Step 4: reduce the size of D using K to produce Dnew, a new training dataset, by equation:
Step 5: find the multivariate normal distribution of Dnew by the following probability density function:
Step 6: classify Dnew to find an optimal hyperplane and build the model to classify new data points.

The next step is to generate a Gaussian pyramid whose size is user input, but it must be an odd number to have a central element.

Now we have the randomly generated Gaussian pyramid, then we need to pass it on to the large dataset in columns and rows, by multiplying each element from the Gaussian pyramid to its corresponding element from the dataset, and then sum all the multiplications and put it in the new dataset.

This new element represents the previous elements from the large old dataset in which we smooth it bypassing the Gaussian pyramid, and this is called the reduce operation.

To evaluate our algorithm, we need to see the distribution of the new data by calculating the multivariate Gaussian distribution; after that, we can apply linear SVM and find the hyperplane to separate the data.

5.2. Data Preprocessing

The following preprocessing has been done to the data:(1)Oversampling to provide class balancing.(2)Missing values based on mean, median, or mode; it calculates the imputation based on the other feature values for that sample.(3)One-hot encoding to convert categorical features to numerical attribute.

5.3. Correlation Matrix

The correlation matrix gives the correlation coefficients among all the columns in a given matrix. The most familiar measure of dependence is Pearson's correlation coefficient. It computes the correlation of all the columns with themselves.

The correlation matrix is a symmetrical matrix with all diagonal elements equal to +1 because the correlation of a variable with itself is 1, and the Pearson correlation coefficient formula iswhere  = correlation coefficient,  = values of the x-variable in a sample,  = mean of the values of the x-variable,  = values of the y-variable in a sample, and  = mean of the values of the y-variable.

5.4. Gaussian Pyramid

The algorithm generates a Gaussian pyramid that has the following properties:(1)Has an odd × odd 2D matrix, so it will have a central element.(2)Has randomly generated numbers between 0 and 1.

5.5. Reduce Operation

The reduce operation in Gaussian pyramids is done according to the relation given below.where represents the level and is the generated Gaussian pyramid; in reducing operation, we will reduce half of width and height, bypassing the generated matrix of the Gaussian pyramid on the large dataset.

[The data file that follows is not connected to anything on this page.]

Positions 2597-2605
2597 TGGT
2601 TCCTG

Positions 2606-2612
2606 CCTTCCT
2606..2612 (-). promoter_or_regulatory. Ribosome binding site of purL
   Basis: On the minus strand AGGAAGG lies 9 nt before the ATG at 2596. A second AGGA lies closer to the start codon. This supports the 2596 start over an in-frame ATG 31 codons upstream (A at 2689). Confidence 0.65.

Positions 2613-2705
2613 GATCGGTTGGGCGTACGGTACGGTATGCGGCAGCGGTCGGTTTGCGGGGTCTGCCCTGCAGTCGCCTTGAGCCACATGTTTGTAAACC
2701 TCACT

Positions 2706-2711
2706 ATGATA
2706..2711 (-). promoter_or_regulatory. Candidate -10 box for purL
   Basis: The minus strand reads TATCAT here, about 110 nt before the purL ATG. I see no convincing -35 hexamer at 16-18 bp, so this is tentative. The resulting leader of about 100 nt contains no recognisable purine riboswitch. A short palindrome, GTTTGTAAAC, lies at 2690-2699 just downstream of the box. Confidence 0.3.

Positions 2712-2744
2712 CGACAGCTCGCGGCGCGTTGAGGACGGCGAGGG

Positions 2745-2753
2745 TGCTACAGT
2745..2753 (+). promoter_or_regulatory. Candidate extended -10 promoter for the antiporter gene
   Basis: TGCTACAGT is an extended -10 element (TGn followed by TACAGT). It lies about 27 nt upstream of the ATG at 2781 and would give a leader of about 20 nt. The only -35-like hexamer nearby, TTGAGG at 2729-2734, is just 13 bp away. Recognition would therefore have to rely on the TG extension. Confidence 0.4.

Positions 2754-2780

The newly generated dataset after performing the reduce operation is 1/4 of the size of the previous dataset.

5.6. Multivariate Gaussian Distribution

The multivariate normal distribution is a generalization of the univariate normal distribution to two or more variables. It is a distribution for random vectors of correlated variables, where each vector element has a univariate normal distribution. A vector-valued random variable X =  is said to have a multivariate normal (or Gaussian) distribution if its probability density function (pdf) is given bywhere is the mean vector and is the covariance matrix. Diagonal elements contain the variances for each variable, and off-diagonal elements contain the covariance between variables.

Before applying the standard linear SVM, we need to see the distribution of the new data by calculating the multivariate Gaussian distribution; if the data have a narrow Gaussian, this means it is linearly separable.

5.7. Linear SVM

Linear support vector machines (SVMs) are originally formulated for binary classification. Given training data and its corresponding labels ,  = 1, …, N, , , SVMs learning consists of the following constrained optimization:where are slack variables which penalize data points that violate the margin requirements.

6. Experimental Results

This section presents the experimental results to research the utility of our approach.

We used three different sizes of datasets:(1)Spambase [22] from UCI machine learning repository, with 4601 samples and 58 features.(2)QSAR biodegradation [23] from UCI machine learning repository, with 1055 samples and 42 features.(3)Swarm behaviour [24] from Kaggle, with 23309 samples and 2401 features.

The datasets have been split into 70% for training and the remaining 30% for testing, and we will use all features without any selection.

6.1. Accuracy Measure